This section is from the book "The Gardener's Monthly And Horticulturist V18", by Thomas Meehan. See also: Four-Season Harvest: Organic Vegetables from Your Home Garden All Year Long.
On the sample tables were fruits as follows:
C. Downing, Dr. Hexamar's seedling, Mountain Beauty a promising plant of the Potomac region; seedling Eliza Fillmore, Monarch of the West, Star of the West, Boyden's 30, Triumph de Gand, Wilson, Agriculturist, Champion, Jucunda, Napoleon III., President Wilder and Col. Cheeney.
E. Richmond, Empress Eugenie, Black Eagle, White Heart and Belle de Choisy.
Tukesbury Blush, well preserved specimens from last season's fruitage.
The tables were ornamented with a rich and extensive show of roses, peonies and penstemons.
E. Beatrice, Louise, Rivers and Hale's. The two first-named were well nigh out of season, as they had been put into the market some two weeks previous (the last of June). The Hales were not matured.
Astrachan, Harvest, Rose, June, Strawberry, Hagloe, Edward, Summer Pearmain, etc.
D. d'Ete, B. Gifford and Honenschenk, all of which lacked a few days of maturity.
Prof. Howland exhibited and explained a working model of "The Regulator" wind-mill, one of which he had recently erected on his farm at an expense of $250. He considered it the ne plus ultra of wind engines, it being automatic, so that the harder the wind blows the more it don't go. Manufactured at Marshall, Mich.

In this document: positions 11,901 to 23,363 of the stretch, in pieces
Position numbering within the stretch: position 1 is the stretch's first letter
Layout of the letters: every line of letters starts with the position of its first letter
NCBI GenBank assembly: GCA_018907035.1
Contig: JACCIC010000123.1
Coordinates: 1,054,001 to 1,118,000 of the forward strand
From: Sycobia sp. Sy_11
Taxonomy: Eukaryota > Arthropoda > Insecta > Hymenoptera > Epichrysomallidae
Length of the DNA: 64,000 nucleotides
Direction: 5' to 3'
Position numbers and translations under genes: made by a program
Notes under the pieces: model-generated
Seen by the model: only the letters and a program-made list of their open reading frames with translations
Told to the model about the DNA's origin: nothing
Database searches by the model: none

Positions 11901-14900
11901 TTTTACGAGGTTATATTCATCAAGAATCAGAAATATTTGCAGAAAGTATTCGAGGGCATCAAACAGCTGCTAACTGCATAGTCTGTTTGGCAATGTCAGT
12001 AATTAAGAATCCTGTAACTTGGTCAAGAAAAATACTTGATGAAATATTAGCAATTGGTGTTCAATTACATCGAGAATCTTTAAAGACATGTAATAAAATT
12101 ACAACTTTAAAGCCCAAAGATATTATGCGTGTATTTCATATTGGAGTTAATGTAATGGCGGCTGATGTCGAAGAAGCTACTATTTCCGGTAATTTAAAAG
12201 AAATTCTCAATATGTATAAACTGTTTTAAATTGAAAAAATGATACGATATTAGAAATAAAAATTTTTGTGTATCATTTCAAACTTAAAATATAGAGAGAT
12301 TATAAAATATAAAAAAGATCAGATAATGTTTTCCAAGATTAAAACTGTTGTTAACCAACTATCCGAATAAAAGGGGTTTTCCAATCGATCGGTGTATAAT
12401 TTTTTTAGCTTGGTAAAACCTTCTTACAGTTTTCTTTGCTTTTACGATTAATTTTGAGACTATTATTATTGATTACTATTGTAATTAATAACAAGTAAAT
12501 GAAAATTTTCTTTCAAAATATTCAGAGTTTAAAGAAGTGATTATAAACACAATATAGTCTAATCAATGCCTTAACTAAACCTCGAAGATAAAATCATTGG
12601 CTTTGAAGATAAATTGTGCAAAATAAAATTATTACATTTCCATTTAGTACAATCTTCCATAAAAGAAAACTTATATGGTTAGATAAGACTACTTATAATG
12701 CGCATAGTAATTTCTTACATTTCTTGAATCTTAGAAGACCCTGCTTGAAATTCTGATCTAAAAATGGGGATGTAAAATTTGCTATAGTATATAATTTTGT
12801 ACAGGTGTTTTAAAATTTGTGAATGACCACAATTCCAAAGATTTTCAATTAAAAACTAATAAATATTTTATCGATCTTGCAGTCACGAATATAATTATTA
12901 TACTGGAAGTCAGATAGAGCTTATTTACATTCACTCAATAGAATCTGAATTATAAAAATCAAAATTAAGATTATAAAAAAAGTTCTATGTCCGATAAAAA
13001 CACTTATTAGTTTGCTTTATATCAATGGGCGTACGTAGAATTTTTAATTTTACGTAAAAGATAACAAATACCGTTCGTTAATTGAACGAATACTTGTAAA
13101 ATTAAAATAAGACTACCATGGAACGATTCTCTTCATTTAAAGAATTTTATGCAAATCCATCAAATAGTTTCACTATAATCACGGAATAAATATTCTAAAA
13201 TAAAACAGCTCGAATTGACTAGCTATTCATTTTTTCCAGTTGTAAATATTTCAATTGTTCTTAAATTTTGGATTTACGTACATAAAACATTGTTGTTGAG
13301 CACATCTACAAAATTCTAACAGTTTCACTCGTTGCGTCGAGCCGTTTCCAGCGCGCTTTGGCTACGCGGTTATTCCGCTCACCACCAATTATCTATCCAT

Prof. Brainard, of the Patent Office, read an interesting paper on "The Food and Diet of Plants."
The key-note is in the concluding paragraphs, as follows: The sources of plant food may be gathered from some analyses and contrasts. Plants feed on carbonic acid, animals give it off. Plants give off oxygen, animals consume it. Plants decompose carbonic acid, water, ammonia, etc., animals produce them. Plants produce nitrogenized compounds - albumen gluten, casine, etc., animals live upon them. Plants also produce non-nitrogenized compounds - starch, sugar, green oil and acids, animals consume these. Plants endow mineral matter with properties of life, animals deprive them of these properties. Plants impart to chemical atoms the power to nourish animals, these reduce organic matter to a condition suited for the support of plants. Plants convert simple into complex forms, animals convert complex into simple. The plant is an apparatus for deoxidation; the animal an instrument of oxidation. The plant is a mechanism of construction, the animal a mechanism of reduction. The plant absorbs heat and electricity, the animal produces them.
From these observations we infer that animal excretions, especially urine, afford most valuable and appropriate food for plants. And our cities are impoverishing the country by emptying their sewers into the rivers. The time will come when this wanton waste will be stopped, and the wasted matters will be utilized.
A convenient method of saving this liquid manure is to collect it in a cask and deoderize with dry earth or coal ashes.
A recent number of the Scientific 'American states that two ounces of kerosene oil and six gallons of water make an excellent fertilizer, as also an antidote to the ravages of insects. It is to be applied with a watering pot between the rows of plants and round the trees.